Earlier this semester I was working with my students to craft class newspapers and quickly found that they had never really been taught to write concisely. They were used to writing long, flowery (read: bullshitty) prose that went on and on for days and days about very little.
At a loss for what to do I asked my old Wisconsin State Journal co-worker, George, what he would do to help explain writing compact news articles.
George suggested having them write love letters to strangers. He explained, “When I was learning Norwegian, I had difficulty writing because I was trying to translate in my head as I went along from English to Norwegian. I should have been simplifying everything, because the whole point of communication is to have someone understand your message. There is nothing worse than a misunderstood love letter. So I used it as an exercise in explaining to students that if you think of presenting your message in a foreign language, that is one way to keep it simple.”
So the next class I tasked my students with writing letters of endearment to a beautiful stranger on a park bench. The parameters were that it couldn’t be more than five sentences and it couldn’t be song lyrics or ripped from a movie or another piece of writing.
They looked at me like I was crazy.
“You really want us to write a love letter to a stranger?” they asked.
After some prodding though, I was given some … interesting results.
Some students didn’t seem to understand the assignment or else didn’t understand how to write a love letter without sounding like a creep at the bar. Several students wrote something along the lines of, “I love you. Give me your phone number.”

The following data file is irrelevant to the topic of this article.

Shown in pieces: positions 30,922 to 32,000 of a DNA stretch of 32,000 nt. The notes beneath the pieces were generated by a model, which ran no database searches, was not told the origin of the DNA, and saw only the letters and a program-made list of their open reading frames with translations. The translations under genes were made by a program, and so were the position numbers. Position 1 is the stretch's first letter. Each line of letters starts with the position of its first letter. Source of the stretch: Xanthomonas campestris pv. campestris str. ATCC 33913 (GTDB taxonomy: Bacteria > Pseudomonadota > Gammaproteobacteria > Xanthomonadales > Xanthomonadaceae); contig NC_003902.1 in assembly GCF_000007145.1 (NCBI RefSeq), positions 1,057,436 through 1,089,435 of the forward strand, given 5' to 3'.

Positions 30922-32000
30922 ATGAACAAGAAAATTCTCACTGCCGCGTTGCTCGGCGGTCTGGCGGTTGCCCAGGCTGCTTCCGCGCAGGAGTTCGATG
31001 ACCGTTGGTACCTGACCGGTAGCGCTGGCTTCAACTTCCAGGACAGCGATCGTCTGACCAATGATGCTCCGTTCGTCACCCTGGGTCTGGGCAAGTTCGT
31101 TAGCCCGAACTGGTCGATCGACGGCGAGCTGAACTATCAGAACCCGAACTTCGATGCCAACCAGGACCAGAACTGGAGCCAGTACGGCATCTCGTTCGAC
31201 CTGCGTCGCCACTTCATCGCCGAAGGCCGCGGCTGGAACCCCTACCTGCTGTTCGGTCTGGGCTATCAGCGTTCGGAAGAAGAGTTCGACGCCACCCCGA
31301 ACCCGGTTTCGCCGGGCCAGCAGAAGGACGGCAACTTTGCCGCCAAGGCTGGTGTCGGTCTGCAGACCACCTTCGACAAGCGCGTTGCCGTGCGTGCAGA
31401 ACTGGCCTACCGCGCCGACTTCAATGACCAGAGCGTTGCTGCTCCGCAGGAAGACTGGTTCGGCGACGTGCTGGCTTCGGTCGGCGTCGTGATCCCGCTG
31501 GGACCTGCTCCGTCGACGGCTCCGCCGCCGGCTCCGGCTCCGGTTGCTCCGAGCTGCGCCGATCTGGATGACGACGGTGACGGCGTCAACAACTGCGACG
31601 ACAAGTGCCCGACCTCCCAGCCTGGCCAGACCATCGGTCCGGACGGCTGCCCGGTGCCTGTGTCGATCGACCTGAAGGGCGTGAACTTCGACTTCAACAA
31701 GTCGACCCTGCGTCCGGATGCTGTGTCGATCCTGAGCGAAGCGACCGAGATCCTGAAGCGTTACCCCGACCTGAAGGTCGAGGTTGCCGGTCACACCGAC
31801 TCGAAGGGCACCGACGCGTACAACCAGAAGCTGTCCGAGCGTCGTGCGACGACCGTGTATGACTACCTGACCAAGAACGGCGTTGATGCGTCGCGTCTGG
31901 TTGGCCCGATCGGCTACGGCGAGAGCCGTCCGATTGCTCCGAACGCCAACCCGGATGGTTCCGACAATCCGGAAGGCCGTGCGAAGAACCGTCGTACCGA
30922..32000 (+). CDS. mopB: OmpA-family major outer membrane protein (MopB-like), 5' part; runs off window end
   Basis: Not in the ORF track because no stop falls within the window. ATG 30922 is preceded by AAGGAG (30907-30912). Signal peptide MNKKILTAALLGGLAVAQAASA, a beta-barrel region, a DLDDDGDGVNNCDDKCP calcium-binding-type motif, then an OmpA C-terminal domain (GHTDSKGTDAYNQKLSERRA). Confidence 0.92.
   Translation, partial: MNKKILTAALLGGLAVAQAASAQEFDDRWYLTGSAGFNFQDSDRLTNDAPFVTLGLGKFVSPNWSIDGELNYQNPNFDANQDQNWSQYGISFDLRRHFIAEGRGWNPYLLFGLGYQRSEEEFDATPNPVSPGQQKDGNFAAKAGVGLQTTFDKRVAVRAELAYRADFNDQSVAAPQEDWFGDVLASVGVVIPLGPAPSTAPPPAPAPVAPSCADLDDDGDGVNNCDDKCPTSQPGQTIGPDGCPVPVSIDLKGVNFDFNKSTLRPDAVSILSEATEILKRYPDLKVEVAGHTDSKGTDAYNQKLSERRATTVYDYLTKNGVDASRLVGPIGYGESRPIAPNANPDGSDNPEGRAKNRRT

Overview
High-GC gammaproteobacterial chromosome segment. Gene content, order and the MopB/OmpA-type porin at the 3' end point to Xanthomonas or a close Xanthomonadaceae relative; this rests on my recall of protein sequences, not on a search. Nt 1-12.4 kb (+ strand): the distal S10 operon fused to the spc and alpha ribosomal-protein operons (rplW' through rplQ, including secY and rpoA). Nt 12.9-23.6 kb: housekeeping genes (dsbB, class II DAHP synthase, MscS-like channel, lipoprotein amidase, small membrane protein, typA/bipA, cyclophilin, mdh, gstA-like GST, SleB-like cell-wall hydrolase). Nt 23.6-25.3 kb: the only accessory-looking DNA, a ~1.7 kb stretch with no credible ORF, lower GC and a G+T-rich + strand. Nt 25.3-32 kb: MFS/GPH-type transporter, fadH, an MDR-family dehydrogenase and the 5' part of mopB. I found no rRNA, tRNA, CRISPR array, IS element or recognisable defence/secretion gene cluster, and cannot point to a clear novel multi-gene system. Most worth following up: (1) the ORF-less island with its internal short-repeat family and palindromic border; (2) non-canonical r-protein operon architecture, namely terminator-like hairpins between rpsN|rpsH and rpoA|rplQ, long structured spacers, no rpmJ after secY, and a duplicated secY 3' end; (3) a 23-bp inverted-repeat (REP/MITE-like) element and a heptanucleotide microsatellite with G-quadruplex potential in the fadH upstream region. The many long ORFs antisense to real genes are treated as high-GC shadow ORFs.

Others went old school and basically wrote, “Will you go out with me? Check yes or no.”
Others decided to go rogue and wrote to lost loves rather than strangers.
Others broke the no stealing rule (and apparently thought they were the only one clever enough to think to turn in a famous Chinese poem or sometime off a Pinterest board). I learned that the Chinese version of “roses are red, violets are blue” is “I love three things: the sun, the moon and you. The sun for day, the moon for night and you for forever.”
Here are some other random gems:
“When I meet you just like meet a double rainbow.”
“Do you like Titanic? Jack got it from me. Let’s jump.”
“Our meeting is doomed.”
“You so fashionable. Let’s get married.”
“Dear little lamb: You eyes like black hole. I hope cling to you forever.”
“You look like an angle.”
“I need to call my mom and told her I met an angle.” (We had to have a discussion about the different between angle and angel after those two).
“I’m a lonely bear. Are you a lonely bear?”
“I’m a better cook than my mom. Maybe also your mom.”
“I hope I fall down the stairs and into your life.”
“I have pizza and milk tea.”
“I fall in love with you when I first glare at you.”
And my personal favorite:
“If not me, then who?”